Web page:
In France, we were offered a deal: do a few shows for free in exchange for practice ice time. All of the ice rinks are empty at night and in the morning, when hockey players are at work or at school. In city-run ice rinks, the bureaucracy makes such deals impossible, but in the private ice rinks of France, we just borrowed the keys from the owners and went skating for long hours whenever the ice rink was closed or unused. At night, sometimes! We started to go often, for residences that grew longer and longer. We literally exiled in France, to have access to this ice time.
Finally having time to do more than just throw shows together, we started to ask ourselves deep questions:
· Why are we doing ice shows?
· Why do we stick with this thing even though ice rinks are so complicated?
· Why do we freeze our asses in sad looking, foul-smelling refrigerated garages?
I don’t even remember how it came to us but the answer was simple: Glide!
It’s what makes hockey more exciting than soccer. It’s what makes surfing more sexy than beach volley-ball. It’s why people fly to the Rockies to ski, when they could snowshoe in their backyards.
Glide is the possibility to dissociate movement through space from the gestures organically associated to human locomotion: walking, running, jumping, crawling, etc. This means a body can be immobile but move quickly. One of the skating-artists of the troupe calls it “grounded flight.”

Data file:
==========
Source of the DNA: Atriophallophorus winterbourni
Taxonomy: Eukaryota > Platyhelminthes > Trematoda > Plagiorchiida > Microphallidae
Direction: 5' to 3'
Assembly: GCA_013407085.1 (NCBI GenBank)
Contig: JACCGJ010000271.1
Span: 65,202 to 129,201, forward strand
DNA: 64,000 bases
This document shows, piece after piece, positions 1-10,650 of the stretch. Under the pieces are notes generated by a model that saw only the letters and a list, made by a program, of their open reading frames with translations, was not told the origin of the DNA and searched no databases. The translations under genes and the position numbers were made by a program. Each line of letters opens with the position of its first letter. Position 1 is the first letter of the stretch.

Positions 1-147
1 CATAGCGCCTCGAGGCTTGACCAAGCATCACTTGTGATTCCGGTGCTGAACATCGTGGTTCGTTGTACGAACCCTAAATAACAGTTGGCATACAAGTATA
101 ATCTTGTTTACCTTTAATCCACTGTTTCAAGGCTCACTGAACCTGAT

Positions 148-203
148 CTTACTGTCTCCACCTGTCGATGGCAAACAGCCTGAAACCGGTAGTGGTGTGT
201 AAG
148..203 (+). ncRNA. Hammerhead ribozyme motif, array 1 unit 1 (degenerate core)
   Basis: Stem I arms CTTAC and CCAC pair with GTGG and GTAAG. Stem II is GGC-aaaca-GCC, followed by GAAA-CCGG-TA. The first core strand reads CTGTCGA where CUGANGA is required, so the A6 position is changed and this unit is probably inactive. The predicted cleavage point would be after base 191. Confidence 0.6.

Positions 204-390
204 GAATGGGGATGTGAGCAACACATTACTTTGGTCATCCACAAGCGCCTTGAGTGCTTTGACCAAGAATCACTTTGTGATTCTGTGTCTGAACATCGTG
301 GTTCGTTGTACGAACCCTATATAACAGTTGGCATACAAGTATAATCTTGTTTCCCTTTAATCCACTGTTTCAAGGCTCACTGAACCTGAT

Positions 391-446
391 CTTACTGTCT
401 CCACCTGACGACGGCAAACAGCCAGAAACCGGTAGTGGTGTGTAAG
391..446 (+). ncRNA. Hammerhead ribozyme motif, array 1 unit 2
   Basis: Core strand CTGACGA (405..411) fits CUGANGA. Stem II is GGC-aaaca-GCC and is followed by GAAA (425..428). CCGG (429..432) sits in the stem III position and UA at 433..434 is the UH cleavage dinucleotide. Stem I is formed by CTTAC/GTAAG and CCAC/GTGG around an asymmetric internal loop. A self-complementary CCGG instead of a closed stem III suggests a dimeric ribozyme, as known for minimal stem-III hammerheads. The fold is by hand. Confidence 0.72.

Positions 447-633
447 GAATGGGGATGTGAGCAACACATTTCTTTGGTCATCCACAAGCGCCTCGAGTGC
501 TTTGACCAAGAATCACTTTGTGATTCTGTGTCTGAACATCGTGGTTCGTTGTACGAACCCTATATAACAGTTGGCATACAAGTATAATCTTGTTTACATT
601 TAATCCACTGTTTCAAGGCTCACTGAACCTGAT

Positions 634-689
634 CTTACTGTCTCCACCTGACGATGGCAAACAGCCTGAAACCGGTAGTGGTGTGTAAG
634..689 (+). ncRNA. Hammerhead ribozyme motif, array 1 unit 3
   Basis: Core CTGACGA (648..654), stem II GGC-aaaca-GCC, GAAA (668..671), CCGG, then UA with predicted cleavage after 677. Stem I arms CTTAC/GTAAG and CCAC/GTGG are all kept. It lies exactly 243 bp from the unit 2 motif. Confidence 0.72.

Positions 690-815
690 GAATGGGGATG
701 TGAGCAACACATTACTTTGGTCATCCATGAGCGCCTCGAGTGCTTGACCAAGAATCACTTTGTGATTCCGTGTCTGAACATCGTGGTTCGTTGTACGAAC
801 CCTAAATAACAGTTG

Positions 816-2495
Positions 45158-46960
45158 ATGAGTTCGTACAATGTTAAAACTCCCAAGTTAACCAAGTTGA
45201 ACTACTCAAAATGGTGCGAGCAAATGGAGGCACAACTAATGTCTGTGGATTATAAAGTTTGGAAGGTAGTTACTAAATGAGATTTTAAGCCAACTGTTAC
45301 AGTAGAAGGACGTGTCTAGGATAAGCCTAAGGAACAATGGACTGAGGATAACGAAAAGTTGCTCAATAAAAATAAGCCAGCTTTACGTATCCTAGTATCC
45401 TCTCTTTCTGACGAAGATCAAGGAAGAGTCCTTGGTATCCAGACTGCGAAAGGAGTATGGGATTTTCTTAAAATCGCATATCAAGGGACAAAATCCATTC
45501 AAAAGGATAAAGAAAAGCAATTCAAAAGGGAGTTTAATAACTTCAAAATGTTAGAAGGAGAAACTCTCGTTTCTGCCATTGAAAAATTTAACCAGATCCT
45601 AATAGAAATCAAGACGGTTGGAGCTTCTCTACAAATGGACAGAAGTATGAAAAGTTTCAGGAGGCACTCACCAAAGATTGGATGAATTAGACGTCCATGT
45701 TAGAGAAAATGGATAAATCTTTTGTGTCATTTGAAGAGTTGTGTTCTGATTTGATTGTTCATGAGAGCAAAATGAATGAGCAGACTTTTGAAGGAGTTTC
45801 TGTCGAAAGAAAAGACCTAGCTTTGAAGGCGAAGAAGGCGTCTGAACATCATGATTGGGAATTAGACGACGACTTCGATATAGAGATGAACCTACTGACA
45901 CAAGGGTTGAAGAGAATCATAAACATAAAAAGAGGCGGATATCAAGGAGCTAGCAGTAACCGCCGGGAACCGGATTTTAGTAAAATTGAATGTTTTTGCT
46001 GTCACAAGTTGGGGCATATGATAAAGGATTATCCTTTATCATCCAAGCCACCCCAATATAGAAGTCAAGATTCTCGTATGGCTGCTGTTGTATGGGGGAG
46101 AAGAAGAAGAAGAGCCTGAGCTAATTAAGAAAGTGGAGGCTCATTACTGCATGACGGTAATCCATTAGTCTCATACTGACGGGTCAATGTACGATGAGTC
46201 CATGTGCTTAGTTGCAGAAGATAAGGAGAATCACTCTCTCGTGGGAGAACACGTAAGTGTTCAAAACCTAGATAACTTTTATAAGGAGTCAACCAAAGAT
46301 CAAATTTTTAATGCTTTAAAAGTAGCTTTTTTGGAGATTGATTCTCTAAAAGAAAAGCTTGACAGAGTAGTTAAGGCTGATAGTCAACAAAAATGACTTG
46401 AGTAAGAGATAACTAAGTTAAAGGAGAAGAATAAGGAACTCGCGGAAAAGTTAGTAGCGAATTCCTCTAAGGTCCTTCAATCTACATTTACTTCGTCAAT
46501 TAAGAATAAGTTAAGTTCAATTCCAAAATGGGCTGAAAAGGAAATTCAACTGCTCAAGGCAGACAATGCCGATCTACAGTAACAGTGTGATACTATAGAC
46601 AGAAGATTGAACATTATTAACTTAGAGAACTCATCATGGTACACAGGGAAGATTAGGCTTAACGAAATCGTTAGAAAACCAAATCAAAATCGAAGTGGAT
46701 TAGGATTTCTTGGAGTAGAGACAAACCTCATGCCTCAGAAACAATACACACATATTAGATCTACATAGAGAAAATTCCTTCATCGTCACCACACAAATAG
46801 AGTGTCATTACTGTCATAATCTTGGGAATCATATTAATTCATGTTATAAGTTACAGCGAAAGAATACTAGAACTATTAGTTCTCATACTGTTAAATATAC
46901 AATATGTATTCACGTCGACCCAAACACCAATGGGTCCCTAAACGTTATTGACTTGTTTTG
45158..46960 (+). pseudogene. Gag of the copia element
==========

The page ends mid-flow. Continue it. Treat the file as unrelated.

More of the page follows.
Glide is the only thing we have and that dancers, circus artists or comedians don’t have.
Glide is what’s left when you take out those damned sparkles. And I mean “sparkles” in the large sense: TV shows, podiums, judging systems, syrupy music, themes, commentators, princesses.
Later, I would learn that glide is our specificity. With it, we could reach artistic modernity.
And we understood right away that the choreographic possibilities would be endless and completely new.
As soon as we were conscious of this, our shows started to feel better, richer and more natural. Our years of training as top-level figure skaters finally made sense! Where we felt compelled to add barrel jumping, tap skating and fire breathing (check our YouTube channel), in our first naive years, we started to just glide. Simple, pure and rigorously choreographed glide.
And the rest is just lots of sweat, big financial risks and the lives of 5 skating-artists completely invested in this over the course of a few years.
To make the story short, we developed that stuff, self-produced a show in London after another one of those residences in Europe, had a little box-office success, were noticed by the programmers of a big theatre and of a big dance festival (Sadler’s Wells and Dance Umbrella), were offered real residencies and professional support and finally developed Vertical Influences. It got us some awards and accolades, and the show is so fun to do, I would perform it even if I were invisible.
So, that’s what we’re bringing to Guelph! And by the way, Guelph’s Arena is not smelly and not even that cold! It’s a really good one, and I’m not only saying this because they agreed to cancel a few hockey games to let this happen. We can’t wait!
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Check out this wonderful video about the making of Vertical Influences